Astrodome Future Likely A Slow Demise, No Demolition After Voters Rejected Renovation

The Astrodome’s future is likely to be a slow demise instead of a quick demolition.

As previously reported by The Inquisitr, the Astrodome’s future was voted on as part of a referendum on the Houston stadium was has stood empty since 2009.

A successful vote would have secured the Astrodome’s future, authorizing up to $217 million in bonds to transform the Astrodome into a massive convention and event center and exhibition space. The seats would have been removed, the floor level raised to match the street, and 400,000 square feet of plaza and green space would have been created. But as it turns out 53 percent of voters decided an Astrodome renovation project was too costly.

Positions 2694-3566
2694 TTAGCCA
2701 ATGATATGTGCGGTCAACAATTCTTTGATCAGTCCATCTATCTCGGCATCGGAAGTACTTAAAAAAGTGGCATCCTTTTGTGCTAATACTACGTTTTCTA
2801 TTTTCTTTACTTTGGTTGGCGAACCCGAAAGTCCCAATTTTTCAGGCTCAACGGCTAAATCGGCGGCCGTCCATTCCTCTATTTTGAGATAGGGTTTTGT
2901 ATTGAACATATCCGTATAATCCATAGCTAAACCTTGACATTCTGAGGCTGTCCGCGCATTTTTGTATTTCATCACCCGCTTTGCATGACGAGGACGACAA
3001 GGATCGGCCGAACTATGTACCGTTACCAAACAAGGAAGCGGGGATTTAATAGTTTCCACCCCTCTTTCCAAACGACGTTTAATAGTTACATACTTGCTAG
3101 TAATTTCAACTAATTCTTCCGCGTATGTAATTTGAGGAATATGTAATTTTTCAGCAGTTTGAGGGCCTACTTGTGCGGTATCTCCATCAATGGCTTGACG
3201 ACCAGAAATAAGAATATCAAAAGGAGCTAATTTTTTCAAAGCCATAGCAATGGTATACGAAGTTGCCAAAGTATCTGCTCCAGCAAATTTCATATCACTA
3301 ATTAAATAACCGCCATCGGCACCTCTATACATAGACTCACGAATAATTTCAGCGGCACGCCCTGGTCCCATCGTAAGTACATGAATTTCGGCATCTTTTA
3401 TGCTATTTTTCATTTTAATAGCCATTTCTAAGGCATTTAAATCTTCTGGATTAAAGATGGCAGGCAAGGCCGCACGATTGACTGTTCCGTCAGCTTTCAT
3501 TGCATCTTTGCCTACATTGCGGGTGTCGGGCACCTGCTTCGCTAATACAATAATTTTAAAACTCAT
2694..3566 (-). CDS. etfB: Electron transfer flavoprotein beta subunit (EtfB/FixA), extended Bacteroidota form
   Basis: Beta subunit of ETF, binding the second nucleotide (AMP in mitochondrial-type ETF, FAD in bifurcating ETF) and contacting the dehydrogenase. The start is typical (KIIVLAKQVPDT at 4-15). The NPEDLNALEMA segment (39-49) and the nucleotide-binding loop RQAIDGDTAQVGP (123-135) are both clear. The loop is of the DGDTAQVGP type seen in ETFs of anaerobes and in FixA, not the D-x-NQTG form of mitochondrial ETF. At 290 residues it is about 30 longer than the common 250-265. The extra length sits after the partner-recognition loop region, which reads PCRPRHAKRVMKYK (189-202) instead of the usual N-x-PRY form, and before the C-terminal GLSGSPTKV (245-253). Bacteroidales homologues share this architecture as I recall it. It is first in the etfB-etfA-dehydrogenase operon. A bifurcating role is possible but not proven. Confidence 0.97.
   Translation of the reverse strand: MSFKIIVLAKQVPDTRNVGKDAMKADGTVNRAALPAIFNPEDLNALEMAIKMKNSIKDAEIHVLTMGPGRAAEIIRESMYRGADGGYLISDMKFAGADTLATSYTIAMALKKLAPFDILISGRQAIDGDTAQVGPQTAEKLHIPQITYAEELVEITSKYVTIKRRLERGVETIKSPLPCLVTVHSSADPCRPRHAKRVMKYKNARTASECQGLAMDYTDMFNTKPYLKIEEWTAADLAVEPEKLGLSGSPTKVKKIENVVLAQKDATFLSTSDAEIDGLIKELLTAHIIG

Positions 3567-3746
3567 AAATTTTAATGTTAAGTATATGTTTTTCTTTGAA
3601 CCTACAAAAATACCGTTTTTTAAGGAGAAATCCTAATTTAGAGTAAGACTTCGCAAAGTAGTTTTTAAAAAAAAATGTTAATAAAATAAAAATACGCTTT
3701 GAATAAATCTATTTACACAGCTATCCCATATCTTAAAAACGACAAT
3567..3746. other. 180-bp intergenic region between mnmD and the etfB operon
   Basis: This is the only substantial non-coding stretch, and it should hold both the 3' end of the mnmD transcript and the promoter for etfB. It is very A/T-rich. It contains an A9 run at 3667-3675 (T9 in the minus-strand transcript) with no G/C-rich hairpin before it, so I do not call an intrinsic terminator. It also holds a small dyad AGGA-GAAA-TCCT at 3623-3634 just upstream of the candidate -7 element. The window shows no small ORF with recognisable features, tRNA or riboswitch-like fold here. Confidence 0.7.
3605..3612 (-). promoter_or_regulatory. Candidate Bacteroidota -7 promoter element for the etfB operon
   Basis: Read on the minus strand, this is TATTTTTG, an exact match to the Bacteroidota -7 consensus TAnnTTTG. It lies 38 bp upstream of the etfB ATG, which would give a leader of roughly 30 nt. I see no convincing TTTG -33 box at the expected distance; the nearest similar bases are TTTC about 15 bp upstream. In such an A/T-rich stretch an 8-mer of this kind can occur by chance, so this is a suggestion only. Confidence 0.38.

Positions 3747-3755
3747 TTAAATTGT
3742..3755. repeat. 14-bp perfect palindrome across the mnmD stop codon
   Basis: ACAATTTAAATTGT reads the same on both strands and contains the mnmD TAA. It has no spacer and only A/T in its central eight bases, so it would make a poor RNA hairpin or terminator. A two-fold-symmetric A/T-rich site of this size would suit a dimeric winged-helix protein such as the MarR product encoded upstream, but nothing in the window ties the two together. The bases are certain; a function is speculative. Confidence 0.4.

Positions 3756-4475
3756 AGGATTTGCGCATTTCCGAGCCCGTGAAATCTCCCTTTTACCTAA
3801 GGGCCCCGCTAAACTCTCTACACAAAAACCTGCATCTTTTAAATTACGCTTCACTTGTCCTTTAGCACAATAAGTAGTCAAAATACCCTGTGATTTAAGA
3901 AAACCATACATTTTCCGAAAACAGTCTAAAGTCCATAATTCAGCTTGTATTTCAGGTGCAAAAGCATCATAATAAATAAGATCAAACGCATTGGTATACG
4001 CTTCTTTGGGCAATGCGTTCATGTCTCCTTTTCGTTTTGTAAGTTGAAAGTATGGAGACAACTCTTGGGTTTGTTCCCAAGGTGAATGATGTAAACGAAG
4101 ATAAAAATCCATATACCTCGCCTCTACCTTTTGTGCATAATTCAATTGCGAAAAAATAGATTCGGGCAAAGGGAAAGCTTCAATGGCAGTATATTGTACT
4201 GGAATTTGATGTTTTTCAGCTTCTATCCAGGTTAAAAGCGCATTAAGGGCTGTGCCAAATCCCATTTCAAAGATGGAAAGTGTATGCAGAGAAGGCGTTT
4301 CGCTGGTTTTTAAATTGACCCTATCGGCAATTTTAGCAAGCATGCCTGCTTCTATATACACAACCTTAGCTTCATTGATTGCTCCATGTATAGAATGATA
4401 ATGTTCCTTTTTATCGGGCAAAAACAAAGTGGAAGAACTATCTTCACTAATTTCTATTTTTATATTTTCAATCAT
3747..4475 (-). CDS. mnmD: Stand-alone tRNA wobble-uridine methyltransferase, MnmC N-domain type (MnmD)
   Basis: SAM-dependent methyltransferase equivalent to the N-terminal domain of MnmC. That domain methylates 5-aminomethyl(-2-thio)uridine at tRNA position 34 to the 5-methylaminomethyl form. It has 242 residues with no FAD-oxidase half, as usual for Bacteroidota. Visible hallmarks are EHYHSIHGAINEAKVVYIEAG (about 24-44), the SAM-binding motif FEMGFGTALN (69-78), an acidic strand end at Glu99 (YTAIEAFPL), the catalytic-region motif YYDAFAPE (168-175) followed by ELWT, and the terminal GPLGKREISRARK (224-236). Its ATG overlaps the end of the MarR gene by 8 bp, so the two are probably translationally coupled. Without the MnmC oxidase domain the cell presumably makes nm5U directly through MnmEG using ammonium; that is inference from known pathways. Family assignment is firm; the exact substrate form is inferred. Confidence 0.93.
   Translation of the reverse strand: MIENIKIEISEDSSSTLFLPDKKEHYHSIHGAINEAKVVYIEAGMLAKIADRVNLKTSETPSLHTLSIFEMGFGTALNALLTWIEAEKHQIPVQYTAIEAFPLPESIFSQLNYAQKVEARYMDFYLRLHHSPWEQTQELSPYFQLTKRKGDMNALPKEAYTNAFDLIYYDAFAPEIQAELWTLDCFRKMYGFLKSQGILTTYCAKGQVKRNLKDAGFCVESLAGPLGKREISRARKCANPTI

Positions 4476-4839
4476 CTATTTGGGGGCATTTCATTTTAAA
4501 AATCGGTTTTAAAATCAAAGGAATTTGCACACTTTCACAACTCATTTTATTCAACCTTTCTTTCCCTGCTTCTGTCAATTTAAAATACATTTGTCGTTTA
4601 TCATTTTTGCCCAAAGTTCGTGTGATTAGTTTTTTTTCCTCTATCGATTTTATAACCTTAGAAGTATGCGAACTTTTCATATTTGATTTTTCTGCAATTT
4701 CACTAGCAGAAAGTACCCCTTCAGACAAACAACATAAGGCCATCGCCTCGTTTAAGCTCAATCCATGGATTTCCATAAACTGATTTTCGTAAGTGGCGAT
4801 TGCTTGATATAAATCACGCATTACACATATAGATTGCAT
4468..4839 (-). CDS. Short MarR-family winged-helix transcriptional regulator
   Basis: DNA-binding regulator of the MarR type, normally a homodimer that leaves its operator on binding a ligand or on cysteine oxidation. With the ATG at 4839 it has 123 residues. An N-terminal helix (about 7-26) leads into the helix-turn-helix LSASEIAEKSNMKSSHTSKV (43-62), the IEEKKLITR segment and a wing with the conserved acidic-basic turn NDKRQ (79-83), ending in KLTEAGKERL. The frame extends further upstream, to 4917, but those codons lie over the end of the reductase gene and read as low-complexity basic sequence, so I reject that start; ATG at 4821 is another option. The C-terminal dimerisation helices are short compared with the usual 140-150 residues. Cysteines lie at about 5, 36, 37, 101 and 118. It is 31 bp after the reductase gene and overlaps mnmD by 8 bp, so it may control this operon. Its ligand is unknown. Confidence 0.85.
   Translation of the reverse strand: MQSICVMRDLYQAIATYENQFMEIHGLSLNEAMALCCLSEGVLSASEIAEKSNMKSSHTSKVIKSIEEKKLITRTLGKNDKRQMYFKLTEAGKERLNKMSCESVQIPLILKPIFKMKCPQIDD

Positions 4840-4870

Harris County Judge Ed Emmett announced the decision:

“We can’t allow the once-proud Astrodome to sit like a rusting ship in the middle of a parking lot. This was the best effort (to revamp the stadium), and voters have turned it down.”

Emmett says the Astrodome’s future will be up to the Commissioners Court. But the estimated cost of demolishing the Astrodome is claimed to be between $29 million and $78 million, so even destruction is not cheap.

Because of these issues Commissioner Jack Morman says the Astrodome’s demolition is unlikely to be quick:

“Unless it’s very much out of the blue, I would not expect any action. But I would say in the near future, maybe in the next couple of months. This was the best alternative we were presented with to avoid demolition. Is there another Plan B feasible? No. I think the dome has served its purpose, but I’ll say this: I’m not going to support tearing it down and then covering the hole with $20 million in dirt and a parking lot. If that’s all, it can just stand there.”

Are you surprised the Astrodome’s future may end up being a silent monument to Texas sports history?

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